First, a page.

August 7, 1918 to Mother.

[“Had two letters from you last week, both written from Baltimore…. That was the first I knew of Kate’s having gone to the hospital—hope she is over the operation and getting along fine now.”]

“Big Bertha” opened up on us again day before yesterday, the Bosche showing his spite I suppose at his defeat by our recent offensive.” He describes this as the “Parisian viewpoint,” complete with a depiction of a people who “shrug their shoulders with an ‘I should worry expression’ and go about their business as usual.” He points his mother to articles in the Saturday Evening Post by Irving Cobb[1] and George Patullo[2] that cover the gun and the Gothas “which describe the whole thing much better than I can.” The tenor is that the “big gun does very little damage and now one pays it very little attention.”

Nevertheless, he seems news starved, notes that the Saturday Evening Post is not as regular as it had been and asks his mother if she will “subscribe for it for me.” Apparently, even his lady at the news kiosk whom he has bribed “to save me one copy of each issue doesn’t always get them.” He feels the subscription will “come through where the cigars wouldn’t.” As for cigars, “there has been no difficulty about buying them at the commissary since about Feb. 1st.”

He now has a standing invitation for Saturday lunch with the “Frenchman I wrote you about last week.” “I’m simply to telephone if I can’t come.” He has learned meantime through “an American lawyer” that the Frenchman is known as “’Le roi de margarine’” and apparently among the richest men in France[3]. “Had rather supposed from one thing and another that he wasn’t at all short of Francs but didn’t know he went that high financially—regardless of his cash he is one of the most charming Frenchmen I’ve met over here and with a very keen sense of humor.”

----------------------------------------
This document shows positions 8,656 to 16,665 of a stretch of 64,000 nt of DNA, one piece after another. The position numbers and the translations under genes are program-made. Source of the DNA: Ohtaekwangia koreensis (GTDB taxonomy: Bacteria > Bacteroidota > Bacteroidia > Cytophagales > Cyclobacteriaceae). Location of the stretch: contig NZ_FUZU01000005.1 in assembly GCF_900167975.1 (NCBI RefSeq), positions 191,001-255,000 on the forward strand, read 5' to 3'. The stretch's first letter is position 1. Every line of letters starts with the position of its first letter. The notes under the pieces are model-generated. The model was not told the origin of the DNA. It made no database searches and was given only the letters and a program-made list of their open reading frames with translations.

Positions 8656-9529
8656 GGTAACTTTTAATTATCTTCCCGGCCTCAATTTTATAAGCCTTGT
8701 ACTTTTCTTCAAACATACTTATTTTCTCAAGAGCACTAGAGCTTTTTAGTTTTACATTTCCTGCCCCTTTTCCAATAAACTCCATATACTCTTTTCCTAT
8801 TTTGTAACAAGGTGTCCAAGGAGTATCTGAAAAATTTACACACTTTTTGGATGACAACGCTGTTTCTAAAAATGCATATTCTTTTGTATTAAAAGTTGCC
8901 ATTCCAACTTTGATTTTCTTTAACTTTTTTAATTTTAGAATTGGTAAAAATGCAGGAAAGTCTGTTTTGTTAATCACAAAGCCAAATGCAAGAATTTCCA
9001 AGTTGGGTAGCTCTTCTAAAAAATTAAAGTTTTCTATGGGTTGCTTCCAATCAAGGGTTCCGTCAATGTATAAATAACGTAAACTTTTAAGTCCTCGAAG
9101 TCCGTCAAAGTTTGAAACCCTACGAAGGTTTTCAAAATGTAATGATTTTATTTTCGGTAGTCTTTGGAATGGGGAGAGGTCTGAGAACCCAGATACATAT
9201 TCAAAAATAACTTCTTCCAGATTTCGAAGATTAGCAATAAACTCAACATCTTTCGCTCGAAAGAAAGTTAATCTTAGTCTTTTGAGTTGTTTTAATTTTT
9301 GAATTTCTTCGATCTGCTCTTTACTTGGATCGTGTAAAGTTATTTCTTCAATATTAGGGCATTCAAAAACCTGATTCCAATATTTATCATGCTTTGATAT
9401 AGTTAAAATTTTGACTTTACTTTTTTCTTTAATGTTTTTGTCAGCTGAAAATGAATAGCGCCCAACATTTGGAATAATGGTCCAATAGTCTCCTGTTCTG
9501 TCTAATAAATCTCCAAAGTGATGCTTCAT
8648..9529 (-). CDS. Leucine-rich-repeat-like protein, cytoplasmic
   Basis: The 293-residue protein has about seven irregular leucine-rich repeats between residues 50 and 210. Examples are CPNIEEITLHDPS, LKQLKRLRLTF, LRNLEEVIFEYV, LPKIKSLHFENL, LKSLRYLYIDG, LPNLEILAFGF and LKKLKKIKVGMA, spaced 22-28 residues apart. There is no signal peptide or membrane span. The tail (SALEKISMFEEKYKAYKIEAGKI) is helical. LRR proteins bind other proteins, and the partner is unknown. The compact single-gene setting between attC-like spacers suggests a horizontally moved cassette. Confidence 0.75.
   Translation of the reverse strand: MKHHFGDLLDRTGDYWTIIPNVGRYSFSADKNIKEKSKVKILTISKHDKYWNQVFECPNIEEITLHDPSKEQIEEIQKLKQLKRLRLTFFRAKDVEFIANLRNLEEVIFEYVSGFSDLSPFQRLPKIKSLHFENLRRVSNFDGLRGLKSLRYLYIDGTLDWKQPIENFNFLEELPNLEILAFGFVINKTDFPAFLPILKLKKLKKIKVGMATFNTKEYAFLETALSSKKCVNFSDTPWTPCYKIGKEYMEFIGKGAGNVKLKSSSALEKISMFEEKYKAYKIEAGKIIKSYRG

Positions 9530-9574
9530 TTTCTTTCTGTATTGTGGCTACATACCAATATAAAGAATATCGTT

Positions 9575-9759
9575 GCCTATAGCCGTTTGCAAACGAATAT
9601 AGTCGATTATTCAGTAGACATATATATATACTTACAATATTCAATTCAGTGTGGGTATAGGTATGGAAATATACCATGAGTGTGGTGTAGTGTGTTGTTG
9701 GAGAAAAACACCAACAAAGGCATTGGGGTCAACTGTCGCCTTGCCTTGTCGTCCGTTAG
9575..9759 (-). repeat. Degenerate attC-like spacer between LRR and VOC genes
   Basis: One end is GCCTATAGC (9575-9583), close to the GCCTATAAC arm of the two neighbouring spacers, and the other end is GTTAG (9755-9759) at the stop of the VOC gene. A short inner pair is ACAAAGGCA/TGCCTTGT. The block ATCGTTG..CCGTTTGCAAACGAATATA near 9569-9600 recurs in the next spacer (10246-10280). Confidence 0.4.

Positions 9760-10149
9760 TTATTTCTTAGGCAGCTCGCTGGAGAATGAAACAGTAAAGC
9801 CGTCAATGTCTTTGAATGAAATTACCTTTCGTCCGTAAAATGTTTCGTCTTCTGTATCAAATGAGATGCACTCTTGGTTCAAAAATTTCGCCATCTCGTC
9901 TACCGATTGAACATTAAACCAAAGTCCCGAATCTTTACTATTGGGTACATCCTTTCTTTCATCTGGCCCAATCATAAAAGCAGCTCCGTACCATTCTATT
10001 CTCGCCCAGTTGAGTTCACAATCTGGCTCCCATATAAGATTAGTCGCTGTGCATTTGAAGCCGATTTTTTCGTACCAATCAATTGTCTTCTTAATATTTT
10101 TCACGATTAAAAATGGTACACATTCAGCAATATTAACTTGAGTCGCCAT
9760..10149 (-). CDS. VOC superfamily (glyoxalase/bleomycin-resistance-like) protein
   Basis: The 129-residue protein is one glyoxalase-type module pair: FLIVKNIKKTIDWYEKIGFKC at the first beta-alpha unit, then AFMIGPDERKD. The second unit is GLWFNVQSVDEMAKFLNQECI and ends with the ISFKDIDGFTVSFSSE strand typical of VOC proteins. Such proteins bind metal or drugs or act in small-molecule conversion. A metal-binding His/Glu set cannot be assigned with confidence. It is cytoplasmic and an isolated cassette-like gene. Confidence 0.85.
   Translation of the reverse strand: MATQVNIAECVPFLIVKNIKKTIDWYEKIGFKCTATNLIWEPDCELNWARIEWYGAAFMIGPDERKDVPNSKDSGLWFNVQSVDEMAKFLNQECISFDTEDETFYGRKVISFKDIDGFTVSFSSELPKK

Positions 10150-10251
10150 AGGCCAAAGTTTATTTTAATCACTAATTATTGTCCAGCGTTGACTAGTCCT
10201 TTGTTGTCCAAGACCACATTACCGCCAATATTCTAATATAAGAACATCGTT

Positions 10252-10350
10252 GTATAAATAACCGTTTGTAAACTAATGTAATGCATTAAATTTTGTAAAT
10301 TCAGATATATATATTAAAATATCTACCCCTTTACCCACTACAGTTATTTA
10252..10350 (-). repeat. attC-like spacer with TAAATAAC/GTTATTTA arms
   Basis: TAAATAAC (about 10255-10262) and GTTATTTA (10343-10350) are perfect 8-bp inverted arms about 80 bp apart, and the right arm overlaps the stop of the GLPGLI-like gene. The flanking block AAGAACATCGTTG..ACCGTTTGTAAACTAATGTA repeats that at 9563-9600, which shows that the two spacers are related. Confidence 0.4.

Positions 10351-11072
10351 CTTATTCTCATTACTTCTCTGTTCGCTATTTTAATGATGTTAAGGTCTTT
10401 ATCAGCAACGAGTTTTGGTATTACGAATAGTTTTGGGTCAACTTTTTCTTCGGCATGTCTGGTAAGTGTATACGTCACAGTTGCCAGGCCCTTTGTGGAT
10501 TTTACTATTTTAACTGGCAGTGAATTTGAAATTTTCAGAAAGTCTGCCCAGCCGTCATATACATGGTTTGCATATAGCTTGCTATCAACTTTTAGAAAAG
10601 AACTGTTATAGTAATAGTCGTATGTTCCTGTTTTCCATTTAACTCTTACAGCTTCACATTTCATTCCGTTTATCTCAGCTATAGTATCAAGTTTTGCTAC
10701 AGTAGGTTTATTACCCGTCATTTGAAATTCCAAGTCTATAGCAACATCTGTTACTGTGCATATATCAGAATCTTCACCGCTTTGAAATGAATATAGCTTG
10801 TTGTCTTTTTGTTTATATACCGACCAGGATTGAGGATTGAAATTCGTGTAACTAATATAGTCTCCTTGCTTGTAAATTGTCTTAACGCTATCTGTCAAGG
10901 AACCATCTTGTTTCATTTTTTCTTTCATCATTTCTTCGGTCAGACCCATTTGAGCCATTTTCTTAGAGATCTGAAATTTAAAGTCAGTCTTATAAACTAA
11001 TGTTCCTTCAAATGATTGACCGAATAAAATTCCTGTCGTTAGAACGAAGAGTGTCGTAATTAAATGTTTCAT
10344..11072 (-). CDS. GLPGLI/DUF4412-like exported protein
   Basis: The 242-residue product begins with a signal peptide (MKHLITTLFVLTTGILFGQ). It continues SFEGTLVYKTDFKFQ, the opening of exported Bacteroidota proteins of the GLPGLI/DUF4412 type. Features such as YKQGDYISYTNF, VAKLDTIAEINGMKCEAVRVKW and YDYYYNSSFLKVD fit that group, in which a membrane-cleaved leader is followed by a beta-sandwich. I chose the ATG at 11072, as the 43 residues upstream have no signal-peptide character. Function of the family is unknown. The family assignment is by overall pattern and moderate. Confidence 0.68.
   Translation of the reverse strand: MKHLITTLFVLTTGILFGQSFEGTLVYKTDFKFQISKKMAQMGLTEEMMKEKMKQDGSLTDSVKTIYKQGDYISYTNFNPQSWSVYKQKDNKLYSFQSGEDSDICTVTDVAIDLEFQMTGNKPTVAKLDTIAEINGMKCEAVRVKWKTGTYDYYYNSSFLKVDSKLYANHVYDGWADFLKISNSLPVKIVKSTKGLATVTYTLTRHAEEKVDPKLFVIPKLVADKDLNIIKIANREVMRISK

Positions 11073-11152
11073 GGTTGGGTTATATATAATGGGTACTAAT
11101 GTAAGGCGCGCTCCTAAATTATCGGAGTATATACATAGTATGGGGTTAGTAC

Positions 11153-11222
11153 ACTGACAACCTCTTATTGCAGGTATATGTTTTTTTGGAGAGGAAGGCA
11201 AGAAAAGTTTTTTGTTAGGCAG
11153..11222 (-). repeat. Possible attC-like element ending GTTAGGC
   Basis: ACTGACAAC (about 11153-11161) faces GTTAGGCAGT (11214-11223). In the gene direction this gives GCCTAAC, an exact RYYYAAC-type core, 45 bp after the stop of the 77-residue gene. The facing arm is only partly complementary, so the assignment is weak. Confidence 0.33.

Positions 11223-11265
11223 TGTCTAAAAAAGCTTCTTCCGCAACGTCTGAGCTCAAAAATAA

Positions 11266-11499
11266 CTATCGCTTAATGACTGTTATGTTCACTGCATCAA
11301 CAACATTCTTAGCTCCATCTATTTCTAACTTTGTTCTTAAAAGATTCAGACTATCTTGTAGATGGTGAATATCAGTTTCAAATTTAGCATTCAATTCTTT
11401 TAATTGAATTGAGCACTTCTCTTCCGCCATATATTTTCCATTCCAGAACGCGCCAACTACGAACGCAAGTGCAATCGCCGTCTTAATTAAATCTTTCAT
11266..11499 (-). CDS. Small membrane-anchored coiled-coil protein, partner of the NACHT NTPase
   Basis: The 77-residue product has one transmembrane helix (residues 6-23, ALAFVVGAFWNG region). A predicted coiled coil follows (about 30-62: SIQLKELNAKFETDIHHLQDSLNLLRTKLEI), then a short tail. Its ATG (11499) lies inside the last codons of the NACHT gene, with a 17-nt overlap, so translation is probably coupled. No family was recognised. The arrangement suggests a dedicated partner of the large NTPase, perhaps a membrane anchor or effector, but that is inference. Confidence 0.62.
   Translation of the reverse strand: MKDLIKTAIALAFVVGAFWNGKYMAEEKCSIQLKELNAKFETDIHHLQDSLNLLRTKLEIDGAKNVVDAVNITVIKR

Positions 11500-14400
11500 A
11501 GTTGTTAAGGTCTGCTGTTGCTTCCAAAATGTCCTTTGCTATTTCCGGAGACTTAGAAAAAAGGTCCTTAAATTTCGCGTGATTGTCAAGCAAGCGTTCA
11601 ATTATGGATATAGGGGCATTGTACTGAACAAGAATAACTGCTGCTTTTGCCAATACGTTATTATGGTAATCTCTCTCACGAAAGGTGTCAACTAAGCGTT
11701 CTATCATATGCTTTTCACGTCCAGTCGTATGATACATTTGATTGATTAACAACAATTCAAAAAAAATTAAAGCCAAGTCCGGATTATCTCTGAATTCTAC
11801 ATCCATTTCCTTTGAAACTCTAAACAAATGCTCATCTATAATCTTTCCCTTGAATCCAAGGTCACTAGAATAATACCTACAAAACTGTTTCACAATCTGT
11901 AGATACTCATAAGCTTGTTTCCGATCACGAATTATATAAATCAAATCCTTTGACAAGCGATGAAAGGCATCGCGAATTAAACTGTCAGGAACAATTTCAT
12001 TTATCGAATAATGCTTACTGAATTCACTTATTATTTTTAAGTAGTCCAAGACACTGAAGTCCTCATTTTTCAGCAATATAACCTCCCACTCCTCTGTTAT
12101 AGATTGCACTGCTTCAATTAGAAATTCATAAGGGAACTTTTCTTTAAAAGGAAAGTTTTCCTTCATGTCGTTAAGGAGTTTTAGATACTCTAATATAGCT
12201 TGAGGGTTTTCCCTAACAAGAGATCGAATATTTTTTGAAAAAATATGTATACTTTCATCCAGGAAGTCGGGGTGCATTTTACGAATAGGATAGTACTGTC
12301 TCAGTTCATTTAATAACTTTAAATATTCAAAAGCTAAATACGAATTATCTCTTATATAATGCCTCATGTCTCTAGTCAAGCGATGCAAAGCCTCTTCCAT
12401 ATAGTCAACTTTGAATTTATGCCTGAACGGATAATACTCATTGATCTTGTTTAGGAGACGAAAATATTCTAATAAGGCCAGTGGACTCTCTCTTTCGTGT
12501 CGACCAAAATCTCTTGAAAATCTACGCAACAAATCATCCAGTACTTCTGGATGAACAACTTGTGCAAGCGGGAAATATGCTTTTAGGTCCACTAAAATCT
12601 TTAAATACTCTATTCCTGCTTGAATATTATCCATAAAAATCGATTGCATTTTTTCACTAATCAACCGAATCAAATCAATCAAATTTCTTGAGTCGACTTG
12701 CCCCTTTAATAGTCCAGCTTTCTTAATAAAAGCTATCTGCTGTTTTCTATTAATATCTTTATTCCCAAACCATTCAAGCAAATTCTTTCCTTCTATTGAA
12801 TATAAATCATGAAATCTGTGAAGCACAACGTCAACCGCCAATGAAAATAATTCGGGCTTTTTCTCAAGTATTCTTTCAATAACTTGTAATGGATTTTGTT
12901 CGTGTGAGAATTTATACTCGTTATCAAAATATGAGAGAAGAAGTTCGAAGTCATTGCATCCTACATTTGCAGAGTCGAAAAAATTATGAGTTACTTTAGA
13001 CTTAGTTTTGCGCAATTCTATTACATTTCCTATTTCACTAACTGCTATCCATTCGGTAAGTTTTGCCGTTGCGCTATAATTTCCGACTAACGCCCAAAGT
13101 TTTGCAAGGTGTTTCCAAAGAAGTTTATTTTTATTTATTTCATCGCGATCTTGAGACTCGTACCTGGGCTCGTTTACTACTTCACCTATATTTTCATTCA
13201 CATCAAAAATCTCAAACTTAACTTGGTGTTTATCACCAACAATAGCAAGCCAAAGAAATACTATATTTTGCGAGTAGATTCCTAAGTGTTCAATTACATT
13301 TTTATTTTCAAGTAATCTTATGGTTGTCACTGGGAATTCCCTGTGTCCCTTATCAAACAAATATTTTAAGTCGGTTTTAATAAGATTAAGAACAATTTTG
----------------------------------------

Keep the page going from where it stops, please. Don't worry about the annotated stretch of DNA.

The weather has a “touch of Autumn in it and the trees are beginning to lose their leaves.”

[1] Irvin S. Cobb was a Saturday Evening Post reporter who covered WWI. A humorist, short story author and a familiar figure on the lecture circuit, he was sometimes compared with Mark Twain. In 1915, he wrote a book Paths of Glory about his war experience. Monty reports attending a lecture in his final letter home, January 1920.

[2] George Pattullo was a fiction writer and War Correspondent with the Saturday Evening Post who later broke the Sergeant Alvin York story. Pattullo’s article “The Second Elder Gives Battle,” which reported York’s one-man victory against the Germans (October 8, 1918), appeared in the April 26, 1919 edition of the Post. York became a hero and an American sensation overnight as the result of Pattullo’s article.

[3] Auguste Pellerin (1853-1929) made his money in margarine. At the end of his business career Pellerin had established plants in France, Germany, Denmark, England, Sweden and Norway. He served as French Consul to Norway from 1906-1929. Pelerin was a friend of Cézanne and Rodin and an active and avid collector of art. Pellerin, who commissioned a portrait by Cézanne (1899) and two by Matisse (1916, 1917), maintained a significant art collection that contained paintings by Corot, Manet and as many as 150 works by Cezanne at one time.

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